are working with students as well, including Dr. Rob Sternberg
of Franklin and Marshall who is conducting a geophysical survey
of the site and Lynn Makowski who has two students working on
paleobotany with her.
Meyers, Jess Galloway, and Rollins College students in roof tile
Vanessa Saiz and Isaac Weaver
studying pottery from the Podere Funghi midden.
Finally, we have moved
the conservation lab and research space to a new location, closer
to our housing facilities. Therefore we are able to easily spend
time with the material and we look forward to the productivity
that such proximity brings!
Illustrator Anne Hoote and Conservators Vanessa Saiz and Chris
Lab Assistant Courtney Brasher measuring coarseware for catalogue.
Some of Anne Hooten's illustrations.
Director of Materials, Gretchen
Meyers, enters catalogue data.
Conservation Final Report
- Gretchen Meyers, Rollins College:
It has been another busy
season in the Archaeological Materials and Conservation Lab!
We have worked on a number
of new projects, aimed at promoting research and analysis of
our material in preparation for publication, and as usual have
maintained our conservation, archival and documentary procedures
for new finds from this season's campaign. Over 600 individual
finds were made in the field by trench supervisors, and 245 of
these objects have been entered into our catalog-a task that
could never have been completed without our lab assistant, Courtney
Brasher. New finds such as the inscribed base and bronze figurine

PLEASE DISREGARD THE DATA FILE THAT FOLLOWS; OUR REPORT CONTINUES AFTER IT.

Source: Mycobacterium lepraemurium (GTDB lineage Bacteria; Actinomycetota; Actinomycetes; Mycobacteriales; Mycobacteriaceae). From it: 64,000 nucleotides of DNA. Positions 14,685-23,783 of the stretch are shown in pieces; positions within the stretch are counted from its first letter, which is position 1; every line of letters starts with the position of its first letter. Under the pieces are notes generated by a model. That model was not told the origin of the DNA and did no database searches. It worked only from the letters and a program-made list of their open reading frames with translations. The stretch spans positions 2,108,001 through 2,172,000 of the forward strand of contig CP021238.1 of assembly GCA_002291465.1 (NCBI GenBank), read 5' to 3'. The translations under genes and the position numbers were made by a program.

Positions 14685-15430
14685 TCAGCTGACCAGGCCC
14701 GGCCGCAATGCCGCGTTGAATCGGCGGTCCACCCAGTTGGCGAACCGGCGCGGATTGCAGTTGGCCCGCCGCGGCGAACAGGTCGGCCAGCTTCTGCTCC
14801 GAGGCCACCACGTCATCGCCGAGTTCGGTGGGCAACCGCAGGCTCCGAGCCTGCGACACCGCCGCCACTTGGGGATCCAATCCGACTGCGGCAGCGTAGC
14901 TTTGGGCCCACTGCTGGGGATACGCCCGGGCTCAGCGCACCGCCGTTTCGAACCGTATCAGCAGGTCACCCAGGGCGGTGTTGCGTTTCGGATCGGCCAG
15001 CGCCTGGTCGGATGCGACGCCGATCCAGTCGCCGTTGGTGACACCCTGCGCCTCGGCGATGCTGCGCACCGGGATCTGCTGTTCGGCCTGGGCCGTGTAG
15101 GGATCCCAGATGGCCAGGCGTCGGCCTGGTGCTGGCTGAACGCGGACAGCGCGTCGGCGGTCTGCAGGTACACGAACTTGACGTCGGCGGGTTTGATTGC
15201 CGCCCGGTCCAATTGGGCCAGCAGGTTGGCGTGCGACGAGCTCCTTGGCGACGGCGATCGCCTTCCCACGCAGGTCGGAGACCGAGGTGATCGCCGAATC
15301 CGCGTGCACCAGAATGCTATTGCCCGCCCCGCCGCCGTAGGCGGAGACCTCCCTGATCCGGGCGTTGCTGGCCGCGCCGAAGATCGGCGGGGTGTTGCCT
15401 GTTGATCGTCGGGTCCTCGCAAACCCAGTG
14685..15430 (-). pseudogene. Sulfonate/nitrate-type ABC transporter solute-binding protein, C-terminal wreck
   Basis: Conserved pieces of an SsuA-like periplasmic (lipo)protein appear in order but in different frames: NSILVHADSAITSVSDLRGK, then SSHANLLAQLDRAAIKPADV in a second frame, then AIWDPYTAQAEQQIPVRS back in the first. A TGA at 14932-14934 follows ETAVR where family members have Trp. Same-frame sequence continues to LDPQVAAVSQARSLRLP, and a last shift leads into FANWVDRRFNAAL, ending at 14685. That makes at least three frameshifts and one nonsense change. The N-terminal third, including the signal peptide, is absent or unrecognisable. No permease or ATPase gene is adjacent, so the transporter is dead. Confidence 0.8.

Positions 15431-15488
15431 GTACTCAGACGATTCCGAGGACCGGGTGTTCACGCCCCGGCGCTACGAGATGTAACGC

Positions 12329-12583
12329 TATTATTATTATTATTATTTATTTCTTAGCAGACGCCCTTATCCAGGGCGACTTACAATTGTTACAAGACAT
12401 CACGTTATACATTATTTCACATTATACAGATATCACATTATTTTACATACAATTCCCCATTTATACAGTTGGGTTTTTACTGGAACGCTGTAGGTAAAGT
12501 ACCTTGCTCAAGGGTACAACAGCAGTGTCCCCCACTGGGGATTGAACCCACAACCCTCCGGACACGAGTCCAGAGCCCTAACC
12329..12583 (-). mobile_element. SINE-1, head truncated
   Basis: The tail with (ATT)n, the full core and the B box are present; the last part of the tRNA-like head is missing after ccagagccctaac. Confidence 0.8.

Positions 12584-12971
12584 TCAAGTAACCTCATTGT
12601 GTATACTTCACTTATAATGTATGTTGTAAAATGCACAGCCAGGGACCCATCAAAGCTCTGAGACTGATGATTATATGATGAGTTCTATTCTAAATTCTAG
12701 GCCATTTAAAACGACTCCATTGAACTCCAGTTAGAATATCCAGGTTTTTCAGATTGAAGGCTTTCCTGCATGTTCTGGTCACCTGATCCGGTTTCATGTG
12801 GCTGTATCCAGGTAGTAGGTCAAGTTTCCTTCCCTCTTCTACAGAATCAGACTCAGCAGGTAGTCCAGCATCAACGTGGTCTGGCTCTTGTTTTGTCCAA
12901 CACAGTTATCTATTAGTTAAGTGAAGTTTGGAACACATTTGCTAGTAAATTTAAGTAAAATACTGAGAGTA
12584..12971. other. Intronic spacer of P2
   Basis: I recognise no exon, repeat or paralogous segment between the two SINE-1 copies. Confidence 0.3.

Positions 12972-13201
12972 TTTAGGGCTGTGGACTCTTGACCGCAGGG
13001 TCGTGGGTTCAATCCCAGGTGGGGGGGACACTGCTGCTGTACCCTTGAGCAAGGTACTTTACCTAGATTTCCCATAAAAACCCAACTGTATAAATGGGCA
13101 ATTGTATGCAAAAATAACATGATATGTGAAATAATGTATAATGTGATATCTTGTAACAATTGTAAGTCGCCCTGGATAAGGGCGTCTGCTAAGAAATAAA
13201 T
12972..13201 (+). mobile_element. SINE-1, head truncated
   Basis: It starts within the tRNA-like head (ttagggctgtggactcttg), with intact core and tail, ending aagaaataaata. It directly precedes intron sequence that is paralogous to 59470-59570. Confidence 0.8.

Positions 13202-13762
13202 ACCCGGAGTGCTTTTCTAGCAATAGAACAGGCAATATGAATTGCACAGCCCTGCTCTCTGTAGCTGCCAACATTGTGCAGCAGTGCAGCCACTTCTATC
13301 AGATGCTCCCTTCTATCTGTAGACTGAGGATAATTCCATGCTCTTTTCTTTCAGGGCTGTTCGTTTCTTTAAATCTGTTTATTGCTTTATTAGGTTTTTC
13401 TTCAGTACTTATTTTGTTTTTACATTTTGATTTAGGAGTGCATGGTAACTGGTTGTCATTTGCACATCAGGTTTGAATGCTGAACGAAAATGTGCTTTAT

are particularly noteworthy, but we have also encountered many
previously unseen shapes, profiles and methods of decorative
enhancement in our bucchero and impasto ceramics which promise
to be the subject of exciting future research.
Volunteer Antonio Fabbri and Courtney Brasher photographing finds.
In terms of conservation,
this season's activities have brought a variety of materials
and challenges to the conservation staff. Chris White and Vanessa
Sáiz Gómez have both worked hard to re-assemble
large coarseware vessels found in PF 15 in 2004. The discovery
of the sandstone objects in PC 27, most especially the inscribed
statue base, required significant time and skill by Chris in
treatment. Vanessa's work on several complete or nearly-complete
vessels has provided the excavators with valuable information
for their research. As is normal, the greatest amount of time
was devoted to the treatment of the copper alloy finds and bucchero
Conservator Chris White.
Vanessa Saiz consolidating a coarseware vessel.
Anne Hooton, has greatly contributed to our documentary goals.
The aim of the archaeological illustration for the 2005 campaign
was to record and ink all the drawings in order to have publication-ready
illustrations. The season concentrated on the fineware pottery
currently under research by Dr. Ann Steiner for final publication.